Jack Thompson, an anti-porn activist from Florida who during 1990 fervently advocated the censorship of rap group 2 Live Crew’s album, would disagree with me. Thompson asserted the following in a TV show aired at the time when the debate over 2 Live Crew was raging:

The evidence is overwhelming […] that this material, which combines sex, not just dirty words but sexual acts graphically described with violent acts, and encourages violent acts against women, actually causes some people to act out those violent sexual acts. […] There are eight-year old children who have had to have psychiatric counseling because of the contents of 2 Live Crew’s [album].(4)

For Thompson, the cases of “some people” who have allegedly enacted violent lyrics constitutes proof that music can be harmful. Any crime committed “under the influence” of music thus makes the it intrinsically detrimental.

Jello Biafra, former guitarist of the punk band Dead Kennedys, challenged Thompson’s argument: If 2 Live Crew’s album can be pronounced harmful because eight-year olds have allegedly needed psychiatric treatment after listening to it, then the Bible should also be proclaimed harmful since numerous heinous crimes have been committed in its name.

Underground lyrics frequently glamorize violence and sexism. Violence and sexism are also sensationalized in other musical genres, soap operas, the news, movies and in our day to day relations. Underground, however, is thought to influence youth behavior more than other genres since the identity of young people is often tightly related to the music they like.

Professor Ramos Escobar says to have “performed a short investigation among several of my 14-year-old son’s friends […] and they recognized that they had altered their conduct according to what the songs say and the expectations of their peers.” Thus, concludes Ramos Escobar, the music induces the audience to change their behavior.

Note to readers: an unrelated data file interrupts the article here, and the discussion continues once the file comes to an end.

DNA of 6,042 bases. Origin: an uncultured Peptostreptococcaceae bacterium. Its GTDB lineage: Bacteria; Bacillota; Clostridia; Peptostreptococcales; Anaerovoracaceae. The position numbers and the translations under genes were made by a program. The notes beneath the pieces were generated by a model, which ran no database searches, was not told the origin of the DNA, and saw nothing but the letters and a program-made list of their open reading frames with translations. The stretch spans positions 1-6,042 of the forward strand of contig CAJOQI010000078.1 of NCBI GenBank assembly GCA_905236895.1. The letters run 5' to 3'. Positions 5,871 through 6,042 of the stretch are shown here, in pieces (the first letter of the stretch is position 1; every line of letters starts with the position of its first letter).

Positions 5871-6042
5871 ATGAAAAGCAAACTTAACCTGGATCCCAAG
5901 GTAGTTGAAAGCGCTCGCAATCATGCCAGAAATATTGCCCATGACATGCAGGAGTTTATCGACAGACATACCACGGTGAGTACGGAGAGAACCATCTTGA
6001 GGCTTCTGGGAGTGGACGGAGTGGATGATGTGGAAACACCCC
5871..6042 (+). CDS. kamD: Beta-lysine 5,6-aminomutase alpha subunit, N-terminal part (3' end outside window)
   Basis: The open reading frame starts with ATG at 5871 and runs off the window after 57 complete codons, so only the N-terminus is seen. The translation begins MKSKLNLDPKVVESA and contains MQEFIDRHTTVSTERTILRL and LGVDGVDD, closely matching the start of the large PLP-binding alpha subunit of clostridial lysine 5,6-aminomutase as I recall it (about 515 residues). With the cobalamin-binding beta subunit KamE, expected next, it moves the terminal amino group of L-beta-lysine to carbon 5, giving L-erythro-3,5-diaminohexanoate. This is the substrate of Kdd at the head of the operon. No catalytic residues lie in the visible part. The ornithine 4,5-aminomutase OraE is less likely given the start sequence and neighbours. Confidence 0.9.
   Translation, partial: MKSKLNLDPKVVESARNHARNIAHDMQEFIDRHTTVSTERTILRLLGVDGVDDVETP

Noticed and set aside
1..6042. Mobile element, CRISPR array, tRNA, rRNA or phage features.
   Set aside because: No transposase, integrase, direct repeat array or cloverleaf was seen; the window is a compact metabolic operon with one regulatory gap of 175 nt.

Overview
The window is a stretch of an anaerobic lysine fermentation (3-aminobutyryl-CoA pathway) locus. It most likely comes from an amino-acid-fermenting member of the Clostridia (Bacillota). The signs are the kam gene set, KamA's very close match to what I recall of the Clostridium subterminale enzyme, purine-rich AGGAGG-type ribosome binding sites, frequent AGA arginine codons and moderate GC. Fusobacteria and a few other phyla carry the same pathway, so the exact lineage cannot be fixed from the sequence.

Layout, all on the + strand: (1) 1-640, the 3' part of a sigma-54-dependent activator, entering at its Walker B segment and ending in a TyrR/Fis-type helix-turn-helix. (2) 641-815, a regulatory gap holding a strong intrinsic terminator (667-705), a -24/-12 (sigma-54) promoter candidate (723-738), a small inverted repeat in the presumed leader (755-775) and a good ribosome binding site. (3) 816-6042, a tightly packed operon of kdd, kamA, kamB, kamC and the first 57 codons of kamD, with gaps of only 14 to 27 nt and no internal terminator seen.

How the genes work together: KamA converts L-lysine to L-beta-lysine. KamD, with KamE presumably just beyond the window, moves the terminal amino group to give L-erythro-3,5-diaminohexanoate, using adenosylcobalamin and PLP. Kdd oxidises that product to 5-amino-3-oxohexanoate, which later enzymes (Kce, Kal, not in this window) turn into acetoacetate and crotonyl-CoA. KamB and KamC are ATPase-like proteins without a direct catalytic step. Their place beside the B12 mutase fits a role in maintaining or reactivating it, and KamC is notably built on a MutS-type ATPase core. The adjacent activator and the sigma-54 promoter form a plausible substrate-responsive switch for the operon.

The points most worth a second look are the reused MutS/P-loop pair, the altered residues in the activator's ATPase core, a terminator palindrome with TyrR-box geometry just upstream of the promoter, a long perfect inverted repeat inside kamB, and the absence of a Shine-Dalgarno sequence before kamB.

I have the feeling that if these boys have in fact become more violent or sexist since they began listening to underground it has more to do with “the expectations of their peers”, among other things, than merely with what the songs say. Although I disagree with him, it would be wonderful if Ramos Escobar’s allegations were in fact true.

If misogynist underground music makes boys more misogynist, then the solution should be easy: Strap the boys in place and make them listen to feminist rappers for several weeks straight. Ivy Queen and Jackie might instill in them some feminist common sense. For the hard core cases, however, I recommend New York’s Bytches With Problems. If art did indeed equal reality, there would probably be nothing better than the Bytches’ murderous revenge fantasies to stop a sexist puppy dead in his tracks.

The Aesthetics of Violence or “Baby, I Like It Raw”